Monday, June 25, 2007

Shooting CO2 Into Space

Today's idea on combating global warming: shooting CO2 into space.

Dr Wong reckons the problem is not so much that CO2 is being thrown away, but that it is not being thrown far enough. According to his calculations, a little helping hand would turn the Earth's magnetic field into a conveyor belt that would vent the gas into outer space, whence it would never return.

The site of the conveyor Dr Wong is proposing to build is the Arctic. More specifically, he is suggesting it be over one of his workplaces, the High Power Auroral Stimulation facility near Fairbanks in Alaska that he set up 20 years ago to stimulate and study artificial auroras.

The Arctic sky is special because it is one of the two places (the other being the Antarctic) where the magnetic shield of the Earth opens up to outer space. Auroras pleasingly testify to a stream of particles from the sun that gets through and hits the atmosphere. These particles bring with them many gigawatts of power that Dr Wong wants to harness to reduce the concentration of greenhouse gases in the atmosphere.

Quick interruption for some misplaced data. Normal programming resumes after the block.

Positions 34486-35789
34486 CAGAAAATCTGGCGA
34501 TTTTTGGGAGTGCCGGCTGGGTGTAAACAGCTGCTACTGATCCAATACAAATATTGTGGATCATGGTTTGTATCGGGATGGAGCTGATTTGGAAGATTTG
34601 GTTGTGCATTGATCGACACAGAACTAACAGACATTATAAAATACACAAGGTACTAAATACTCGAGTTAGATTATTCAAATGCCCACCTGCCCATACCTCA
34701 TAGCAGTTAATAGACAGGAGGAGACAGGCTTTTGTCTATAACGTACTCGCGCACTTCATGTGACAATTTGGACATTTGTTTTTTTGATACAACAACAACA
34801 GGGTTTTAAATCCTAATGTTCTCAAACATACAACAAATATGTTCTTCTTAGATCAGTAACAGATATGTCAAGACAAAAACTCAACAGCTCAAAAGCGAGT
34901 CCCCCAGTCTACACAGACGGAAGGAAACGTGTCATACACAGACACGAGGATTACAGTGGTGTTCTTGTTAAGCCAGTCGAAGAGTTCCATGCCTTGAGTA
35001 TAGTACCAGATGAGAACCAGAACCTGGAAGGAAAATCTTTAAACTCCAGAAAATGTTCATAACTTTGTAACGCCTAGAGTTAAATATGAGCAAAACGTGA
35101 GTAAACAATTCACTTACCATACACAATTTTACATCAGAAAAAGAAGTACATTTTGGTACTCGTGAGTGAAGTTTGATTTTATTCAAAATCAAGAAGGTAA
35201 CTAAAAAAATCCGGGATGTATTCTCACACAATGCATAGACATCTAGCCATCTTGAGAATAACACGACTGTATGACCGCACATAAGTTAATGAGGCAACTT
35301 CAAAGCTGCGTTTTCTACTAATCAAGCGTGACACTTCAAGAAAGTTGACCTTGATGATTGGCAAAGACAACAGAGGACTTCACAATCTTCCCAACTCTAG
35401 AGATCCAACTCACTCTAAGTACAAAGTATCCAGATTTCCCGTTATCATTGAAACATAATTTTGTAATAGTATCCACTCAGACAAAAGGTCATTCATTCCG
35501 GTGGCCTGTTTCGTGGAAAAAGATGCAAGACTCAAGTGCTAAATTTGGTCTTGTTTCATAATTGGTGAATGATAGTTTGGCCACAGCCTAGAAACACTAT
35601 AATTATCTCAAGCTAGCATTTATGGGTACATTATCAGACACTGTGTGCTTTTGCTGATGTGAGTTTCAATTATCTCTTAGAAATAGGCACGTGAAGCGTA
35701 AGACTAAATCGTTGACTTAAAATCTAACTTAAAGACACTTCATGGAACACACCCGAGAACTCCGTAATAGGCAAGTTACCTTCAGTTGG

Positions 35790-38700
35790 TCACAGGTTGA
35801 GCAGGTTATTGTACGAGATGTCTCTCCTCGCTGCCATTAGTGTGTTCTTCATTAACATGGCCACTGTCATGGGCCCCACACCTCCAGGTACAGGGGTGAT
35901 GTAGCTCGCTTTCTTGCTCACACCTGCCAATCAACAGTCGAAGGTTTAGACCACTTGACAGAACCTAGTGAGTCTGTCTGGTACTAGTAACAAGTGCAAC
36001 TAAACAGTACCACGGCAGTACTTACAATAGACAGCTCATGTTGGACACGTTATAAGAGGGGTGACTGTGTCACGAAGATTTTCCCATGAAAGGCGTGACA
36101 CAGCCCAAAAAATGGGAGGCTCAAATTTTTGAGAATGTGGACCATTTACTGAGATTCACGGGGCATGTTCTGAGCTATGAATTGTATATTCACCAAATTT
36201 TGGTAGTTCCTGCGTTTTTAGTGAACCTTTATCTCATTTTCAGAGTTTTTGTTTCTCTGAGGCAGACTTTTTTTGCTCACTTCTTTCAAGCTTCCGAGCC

First, he has to ionise more CO2. There are many ways this might be done, but for a first experiment Dr Wong proposes zapping dust in the atmosphere with powerful lasers, to release electrons that can then combine with CO2. Having created the ions, he will then nudge those that have drifted upwards to the appropriate height with radio waves of exactly 17 cycles a second, which will give them a nice stock of energy at the beginning of their spiralling phase.

Once they are there, Dr Wong expects the incoming stream of charged particles that cause auroras to deliver the bonus that will make the whole thing work, by dumping some of their energy into the spiralling as well.
Sounds crazy, but too cool not to give it a try.

via The Economist, image via digg

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